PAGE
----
He breathed in the fresh, earthy smell of rotting leaves, rain, and rich, woodsy soil. He'd stopped at the top of the falls to catch his breath after practically running up the mile-long trail. As he stood tall, face into the wind, he let his gaze roam across the Columbia River and up the cliffs and hills on the Washington State side. Even now, with fog and rain, the spot offered one of the most spectacular views in Oregon, made even more beautiful by the gold and red maple leaves and the setting sun. The clouds had just opened to the west as if offering a gift of vibrant colors to make up for the persistent rain. The climb and the view calmed his anger and helped him to think through his dilemma. He knew now what he needed to do to make things right. Still, something about Jessica just didn't sit well with him.

Brad emerged from his deep thoughts and heard an odd guttural sound along with the rustling of brush in the woods behind him. Had Jessica followed him? Or maybe that trucker had come back to make good on his threat. Brad had been in a fighting mood when the trucker tried to intervene in his and Jessica's argument. She'd assured the trucker she was okay and he'd gone back to his truck, but not without promising to get even.

The thrashing grew louder.

“Who's there?” Brad's heart accelerated again, and this time it wasn't from exertion. He called out again, “Jess? Is that you?”

No one answered.

It had to be Jessica. “Come on. What are you doing? Quit playing games.”

Something told him to get out of there—to hit the trail running and not look back. But Brad's curiosity overcame his intuition. He drew back from the edge of the falls and headed into the woods to investigate.


ICTORIA GAYNES YAWNED AND STRETCHED. Nine o'clock and she was exhausted. No surprise there, as she'd been up since five. “I think I'll go to bed early and read.” She leaned down to kiss her husband's balding head.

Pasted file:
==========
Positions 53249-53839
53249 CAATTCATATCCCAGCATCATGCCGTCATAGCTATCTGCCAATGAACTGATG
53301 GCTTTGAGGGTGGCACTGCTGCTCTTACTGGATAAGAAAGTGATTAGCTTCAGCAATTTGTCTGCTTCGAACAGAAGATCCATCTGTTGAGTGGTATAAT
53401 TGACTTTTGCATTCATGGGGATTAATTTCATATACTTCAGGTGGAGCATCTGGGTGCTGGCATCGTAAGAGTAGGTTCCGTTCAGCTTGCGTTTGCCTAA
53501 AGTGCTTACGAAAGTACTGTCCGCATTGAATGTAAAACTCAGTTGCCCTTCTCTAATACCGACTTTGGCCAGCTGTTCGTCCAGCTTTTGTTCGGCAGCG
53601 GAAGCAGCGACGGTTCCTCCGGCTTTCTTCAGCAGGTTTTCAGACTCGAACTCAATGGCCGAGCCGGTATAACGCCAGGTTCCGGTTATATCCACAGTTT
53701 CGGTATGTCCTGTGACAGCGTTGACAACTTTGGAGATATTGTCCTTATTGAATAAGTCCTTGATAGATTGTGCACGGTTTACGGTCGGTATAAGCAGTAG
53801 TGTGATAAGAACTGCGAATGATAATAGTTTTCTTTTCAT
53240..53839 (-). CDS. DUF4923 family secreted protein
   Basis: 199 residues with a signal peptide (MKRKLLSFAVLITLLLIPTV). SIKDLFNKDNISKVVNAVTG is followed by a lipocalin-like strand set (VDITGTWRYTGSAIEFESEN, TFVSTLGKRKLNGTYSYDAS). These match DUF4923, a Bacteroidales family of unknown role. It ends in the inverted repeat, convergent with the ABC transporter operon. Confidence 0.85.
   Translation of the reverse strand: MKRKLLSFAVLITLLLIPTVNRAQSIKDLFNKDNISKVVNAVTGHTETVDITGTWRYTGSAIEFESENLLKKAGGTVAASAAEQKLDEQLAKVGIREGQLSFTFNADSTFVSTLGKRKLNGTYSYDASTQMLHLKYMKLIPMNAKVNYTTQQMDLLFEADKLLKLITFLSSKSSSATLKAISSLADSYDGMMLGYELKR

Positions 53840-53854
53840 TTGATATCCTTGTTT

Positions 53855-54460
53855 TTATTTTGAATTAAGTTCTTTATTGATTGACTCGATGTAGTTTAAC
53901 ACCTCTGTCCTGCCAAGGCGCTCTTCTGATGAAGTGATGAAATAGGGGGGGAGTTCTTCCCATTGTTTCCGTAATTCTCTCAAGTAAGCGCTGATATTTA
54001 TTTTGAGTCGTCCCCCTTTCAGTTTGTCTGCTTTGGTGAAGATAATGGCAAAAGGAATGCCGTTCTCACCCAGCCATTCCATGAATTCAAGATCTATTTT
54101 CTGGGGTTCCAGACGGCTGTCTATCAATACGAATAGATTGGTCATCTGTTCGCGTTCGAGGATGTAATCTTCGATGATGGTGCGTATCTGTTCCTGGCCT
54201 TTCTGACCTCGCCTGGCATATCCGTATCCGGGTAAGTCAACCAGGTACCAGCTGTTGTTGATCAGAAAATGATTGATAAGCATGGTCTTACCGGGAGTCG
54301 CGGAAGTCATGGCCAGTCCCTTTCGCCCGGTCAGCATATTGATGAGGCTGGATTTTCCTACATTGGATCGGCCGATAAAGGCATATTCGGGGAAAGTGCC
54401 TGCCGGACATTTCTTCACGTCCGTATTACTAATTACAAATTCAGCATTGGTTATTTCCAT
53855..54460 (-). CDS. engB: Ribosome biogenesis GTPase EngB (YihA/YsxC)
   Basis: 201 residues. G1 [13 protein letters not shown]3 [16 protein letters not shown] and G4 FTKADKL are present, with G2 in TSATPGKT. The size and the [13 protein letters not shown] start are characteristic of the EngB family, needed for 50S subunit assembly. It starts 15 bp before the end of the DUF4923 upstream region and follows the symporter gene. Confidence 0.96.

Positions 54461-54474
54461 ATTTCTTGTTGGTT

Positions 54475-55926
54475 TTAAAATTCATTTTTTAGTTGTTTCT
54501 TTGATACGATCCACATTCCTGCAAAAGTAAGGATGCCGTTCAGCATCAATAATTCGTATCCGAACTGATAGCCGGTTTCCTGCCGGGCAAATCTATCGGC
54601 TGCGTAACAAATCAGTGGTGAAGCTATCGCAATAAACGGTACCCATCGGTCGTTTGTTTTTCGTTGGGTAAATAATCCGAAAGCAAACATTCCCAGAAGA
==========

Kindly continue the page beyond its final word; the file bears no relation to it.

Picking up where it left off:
The phone rang before he could respond.

Vicki frowned, suddenly hit with an odd premonition.

“Want me to get it?” Todd started to get up.

“No; stay put.” She hurried to the kitchen and picked up the portable phone. “Hello.”

“Mrs. Gaynes, it's Jessica. Brad is missing and—”

“What did you say?” Vicki's throat closed, nearly trapping the words inside. “What do you mean ‘missing'?”

Todd got out of his chair. “What's wrong?”

Covering the mouthpiece, she whispered, “It's Jessica. She's crying, and I'm having a hard time understanding her.”

“I don't know where he is,” Jessica sobbed.

“What do you mean?” Vicki all but yelled at her. “Jessica, for heaven's sake, calm down and tell me what happened.”

“Brad's missing.”

Vicki forced back the bile rising to her throat. “All right.” She deliberately slowed her breathing. Jessica wasn't making any sense.

“Why do you think he's missing?”

“He went hiking alone, and he didn't come back. I waited and waited, but he never came and I didn't know what to do. I tried to call from the cell, but the battery is dead.”

“Where are you?”

“At the cabin.” The cabin was situated near Mount Hood.

“You said he went hiking. Where?”

Jessica explained that she and Brad had been parked at the base of Wah-kella Falls that afternoon. “We got into an argument, and he got really mad. He said he was going for a walk—only he didn't come back. Brad had been drinking, and he said he needed some air. He got out of the car, slammed the door, and started walking up the trail.”